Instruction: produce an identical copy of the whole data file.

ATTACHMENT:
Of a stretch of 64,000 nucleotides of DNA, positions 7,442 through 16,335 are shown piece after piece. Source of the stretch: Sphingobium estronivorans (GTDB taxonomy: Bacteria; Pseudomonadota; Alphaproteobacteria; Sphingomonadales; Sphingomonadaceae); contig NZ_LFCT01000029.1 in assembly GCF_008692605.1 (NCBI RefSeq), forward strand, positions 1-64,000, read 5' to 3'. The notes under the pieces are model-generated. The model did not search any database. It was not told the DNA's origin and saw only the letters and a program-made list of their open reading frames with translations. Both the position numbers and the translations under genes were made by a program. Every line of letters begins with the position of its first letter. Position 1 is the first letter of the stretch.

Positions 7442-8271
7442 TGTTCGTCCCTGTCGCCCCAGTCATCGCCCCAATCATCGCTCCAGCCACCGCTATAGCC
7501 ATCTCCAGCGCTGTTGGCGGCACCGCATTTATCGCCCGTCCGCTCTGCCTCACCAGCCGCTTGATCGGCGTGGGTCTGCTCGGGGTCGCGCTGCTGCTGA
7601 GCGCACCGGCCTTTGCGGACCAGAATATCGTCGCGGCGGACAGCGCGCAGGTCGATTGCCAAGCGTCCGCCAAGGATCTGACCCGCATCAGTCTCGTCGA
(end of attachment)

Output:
Of a stretch of 64,000 nucleotides of DNA, positions 7,442 through 16,335 are shown piece after piece. Source of the stretch: Sphingobium estronivorans (GTDB taxonomy: Bacteria; Pseudomonadota; Alphaproteobacteria; Sphingomonadales; Sphingomonadaceae); contig NZ_LFCT01000029.1 in assembly GCF_008692605.1 (NCBI RefSeq), forward strand, positions 1-64,000, read 5' to 3'. The notes under the pieces are model-generated. The model did not search any database. It was not told the DNA's origin and saw only the letters and a program-made list of their open reading frames with translations. Both the position numbers and the translations under genes were made by a program. Every line of letters begins with the position of its first letter. Position 1 is the first letter of the stretch.

Positions 7442-8271
7442 TGTTCGTCCCTGTCGCCCCAGTCATCGCCCCAATCATCGCTCCAGCCACCGCTATAGCC
7501 ATCTCCAGCGCTGTTGGCGGCACCGCATTTATCGCCCGTCCGCTCTGCCTCACCAGCCGCTTGATCGGCGTGGGTCTGCTCGGGGTCGCGCTGCTGCTGA
7601 GCGCACCGGCCTTTGCGGACCAGAATATCGTCGCGGCGGACAGCGCGCAGGTCGATTGCCAAGCGTCCGCCAAGGATCTGACCCGCATCAGTCTCGTCGA